, , , ,

P is For Poverty: How Improving Literacy Impacts the Economy

improving_literacyStatistically, if you walk up to someone randomly and ask them to read aloud your favorite T.S. Eliot poem, nine times out of ten that stranger will be very embarrassed by the prospect of reading aloud, and a staggering one out in ten won’t be able to read the poem at all.

According to a new report by the World Literacy Foundation (WLF), a staggering 10 percent of the world’s population is either completely or functionally illiterate, meaning they can’t perform basic tasks like reading a medicine label or balancing a checkbook.

Globally, more than 796 million people are illiterate, and according to the WLF report, this year alone it will cost the global economy over one trillion dollars.

A rare uniting factor between countries with great wealth and those with very little, illiteracy around the globe traps individuals “in a cycle of poverty with limited opportunities for employment or income generation,” said the report.

Aside from being unable to do simple things like read a nutrition label or fill out a job application, the WLF says poor literacy also affects a person’s ability to engage in critical thinking activities. Examples of these include understanding government policy and voting in elections, analyzing advertising and recognizing scams, and of course, the ability to pursue higher education or advanced training.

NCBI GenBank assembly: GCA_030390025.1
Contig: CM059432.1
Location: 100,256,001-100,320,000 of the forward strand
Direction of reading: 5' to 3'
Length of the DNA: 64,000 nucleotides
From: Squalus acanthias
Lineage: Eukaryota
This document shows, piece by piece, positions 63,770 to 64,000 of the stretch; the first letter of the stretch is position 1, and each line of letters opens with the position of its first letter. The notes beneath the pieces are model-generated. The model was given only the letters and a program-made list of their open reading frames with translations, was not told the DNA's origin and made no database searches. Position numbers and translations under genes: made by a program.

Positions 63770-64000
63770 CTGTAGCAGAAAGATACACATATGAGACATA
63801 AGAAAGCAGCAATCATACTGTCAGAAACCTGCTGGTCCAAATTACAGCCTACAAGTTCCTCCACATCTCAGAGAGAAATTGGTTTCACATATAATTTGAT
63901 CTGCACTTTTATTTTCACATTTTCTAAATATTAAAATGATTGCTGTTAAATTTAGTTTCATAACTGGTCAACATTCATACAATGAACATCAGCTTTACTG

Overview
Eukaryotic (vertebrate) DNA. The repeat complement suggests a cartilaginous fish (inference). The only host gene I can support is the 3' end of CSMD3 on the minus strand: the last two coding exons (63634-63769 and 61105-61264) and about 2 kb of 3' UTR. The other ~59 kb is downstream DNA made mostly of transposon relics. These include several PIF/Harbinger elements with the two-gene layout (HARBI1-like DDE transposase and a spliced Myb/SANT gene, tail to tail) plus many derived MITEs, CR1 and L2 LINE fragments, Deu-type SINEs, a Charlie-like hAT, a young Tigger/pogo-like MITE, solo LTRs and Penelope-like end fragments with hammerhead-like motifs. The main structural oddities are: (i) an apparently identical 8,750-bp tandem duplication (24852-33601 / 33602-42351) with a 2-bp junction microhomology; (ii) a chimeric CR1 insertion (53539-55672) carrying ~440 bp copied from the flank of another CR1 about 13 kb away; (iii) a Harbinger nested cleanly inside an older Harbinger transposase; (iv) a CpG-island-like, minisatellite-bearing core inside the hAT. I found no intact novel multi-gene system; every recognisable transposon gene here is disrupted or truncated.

All of these hurdles placed before the illiterate severely hamper their ability to be as socially and economically productive as their literate counterparts. Illiterate people earn up to 42 percent less due to difficulties with communication and handling tasks that require some degree of literacy.

Illiteracy places even more strain on society by creating barriers to healthcare and financial planning for the illiterate, which can lead to increased crime rates or welfare dependence.

“One can put figures on the social cost in terms of welfare payments or the burden on the health system. But the real opportunity cost will never be known. These are the costs of lost opportunities to create individual financial wealth, encourage entrepreneurs, build healthier and more stable families whose members can make a productive contribution to all areas of society (political and cultural as well as economic),” said the report.

A formula developed by the UN’s Educational, Scientific and Cultural Organization estimates the cost of illiteracy to a country at 0.5 percent of their GDP, meaning the wealthier the country, the more dramatic the impact. The U.S. alone stands to lose an estimated $362 billion this year due to the combined costs of illiteracy.

Ensuring access to quality primary education for all children is critical to improving literacy levels globally, and reversing the economic drain it creates, says the World Literacy Foundation. Progress has been made, said the organization and initiatives like the Millennium Development Goals and the recent Sustainable Development Goals are drawing attention to the issue, but more needs to be done, according to the WLF.

The WLF offered some recommendations in their report to bolster the current efforts to eradicate illiteracy. These included: establishing adult and parental literacy programs, establishing programs to attract and retain students in schools, and ensuring access to quality resources, training and technologies to students.

The organization even went so far as to suggest that if the global economy is going to “literally throw away money” through inaction, that it might as well actively invest in literacy programs.

Gina Lehner

Sources: The Guardian, World Literacy Foundation
Photo: Flickr